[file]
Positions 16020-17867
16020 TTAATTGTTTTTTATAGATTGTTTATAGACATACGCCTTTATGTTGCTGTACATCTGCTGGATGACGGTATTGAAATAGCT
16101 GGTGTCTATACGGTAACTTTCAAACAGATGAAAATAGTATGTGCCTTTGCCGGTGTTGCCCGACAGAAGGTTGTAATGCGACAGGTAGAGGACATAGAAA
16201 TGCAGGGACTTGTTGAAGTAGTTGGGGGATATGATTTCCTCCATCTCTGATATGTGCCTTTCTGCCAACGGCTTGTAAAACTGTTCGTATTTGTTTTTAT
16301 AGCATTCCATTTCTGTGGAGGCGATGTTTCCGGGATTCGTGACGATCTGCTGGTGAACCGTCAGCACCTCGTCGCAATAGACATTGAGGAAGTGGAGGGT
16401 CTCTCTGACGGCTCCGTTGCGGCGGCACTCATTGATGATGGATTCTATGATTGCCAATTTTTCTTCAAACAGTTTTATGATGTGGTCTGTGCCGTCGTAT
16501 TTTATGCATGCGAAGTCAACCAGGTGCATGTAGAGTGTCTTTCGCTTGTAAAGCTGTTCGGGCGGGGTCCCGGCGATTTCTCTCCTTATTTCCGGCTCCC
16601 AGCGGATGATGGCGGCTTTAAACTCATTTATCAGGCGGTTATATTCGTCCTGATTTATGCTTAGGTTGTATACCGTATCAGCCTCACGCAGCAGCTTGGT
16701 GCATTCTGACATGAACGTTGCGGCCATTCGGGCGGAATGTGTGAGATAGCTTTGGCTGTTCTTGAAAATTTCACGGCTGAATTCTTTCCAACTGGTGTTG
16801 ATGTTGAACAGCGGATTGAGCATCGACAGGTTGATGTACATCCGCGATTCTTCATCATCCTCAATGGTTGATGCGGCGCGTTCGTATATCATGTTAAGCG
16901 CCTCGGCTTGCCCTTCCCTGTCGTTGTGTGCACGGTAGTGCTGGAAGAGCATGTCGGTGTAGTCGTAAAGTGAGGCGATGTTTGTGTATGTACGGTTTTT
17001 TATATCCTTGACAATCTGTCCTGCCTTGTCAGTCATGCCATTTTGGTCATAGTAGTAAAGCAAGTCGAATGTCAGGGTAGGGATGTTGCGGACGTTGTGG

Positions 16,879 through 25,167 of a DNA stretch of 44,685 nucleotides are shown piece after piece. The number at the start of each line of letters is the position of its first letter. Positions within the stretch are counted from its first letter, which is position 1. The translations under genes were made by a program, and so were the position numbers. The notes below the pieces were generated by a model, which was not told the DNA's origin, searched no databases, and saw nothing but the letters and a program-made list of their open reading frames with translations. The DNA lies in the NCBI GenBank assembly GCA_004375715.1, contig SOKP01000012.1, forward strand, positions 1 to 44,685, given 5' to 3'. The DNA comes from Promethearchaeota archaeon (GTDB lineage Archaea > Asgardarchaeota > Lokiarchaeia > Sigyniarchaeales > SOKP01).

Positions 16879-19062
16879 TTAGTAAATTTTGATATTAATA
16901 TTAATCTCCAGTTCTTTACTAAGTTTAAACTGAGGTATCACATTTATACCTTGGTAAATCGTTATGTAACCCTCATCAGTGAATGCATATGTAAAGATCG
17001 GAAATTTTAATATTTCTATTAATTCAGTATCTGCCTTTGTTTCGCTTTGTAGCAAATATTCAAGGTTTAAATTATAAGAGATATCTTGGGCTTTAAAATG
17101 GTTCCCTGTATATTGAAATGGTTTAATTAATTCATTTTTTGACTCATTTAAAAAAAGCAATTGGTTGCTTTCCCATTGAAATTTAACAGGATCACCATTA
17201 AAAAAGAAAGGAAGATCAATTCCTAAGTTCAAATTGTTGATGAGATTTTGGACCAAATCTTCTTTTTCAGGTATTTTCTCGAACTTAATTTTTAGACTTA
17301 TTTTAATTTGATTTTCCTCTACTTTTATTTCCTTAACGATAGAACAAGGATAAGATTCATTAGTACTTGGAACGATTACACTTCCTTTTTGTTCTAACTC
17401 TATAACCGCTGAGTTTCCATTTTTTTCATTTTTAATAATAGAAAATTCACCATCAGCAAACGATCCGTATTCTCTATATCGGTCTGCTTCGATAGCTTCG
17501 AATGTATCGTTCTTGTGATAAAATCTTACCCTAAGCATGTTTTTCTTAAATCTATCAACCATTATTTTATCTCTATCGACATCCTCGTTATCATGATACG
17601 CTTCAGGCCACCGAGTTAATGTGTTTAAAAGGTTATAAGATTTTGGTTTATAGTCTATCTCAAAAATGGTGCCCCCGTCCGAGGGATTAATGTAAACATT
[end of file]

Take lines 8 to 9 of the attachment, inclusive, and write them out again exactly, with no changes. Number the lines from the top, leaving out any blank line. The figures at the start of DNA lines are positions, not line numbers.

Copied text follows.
16601 AGCGGATGATGGCGGCTTTAAACTCATTTATCAGGCGGTTATATTCGTCCTGATTTATGCTTAGGTTGTATACCGTATCAGCCTCACGCAGCAGCTTGGT
16701 GCATTCTGACATGAACGTTGCGGCCATTCGGGCGGAATGTGTGAGATAGCTTTGGCTGTTCTTGAAAATTTCACGGCTGAATTCTTTCCAACTGGTGTTG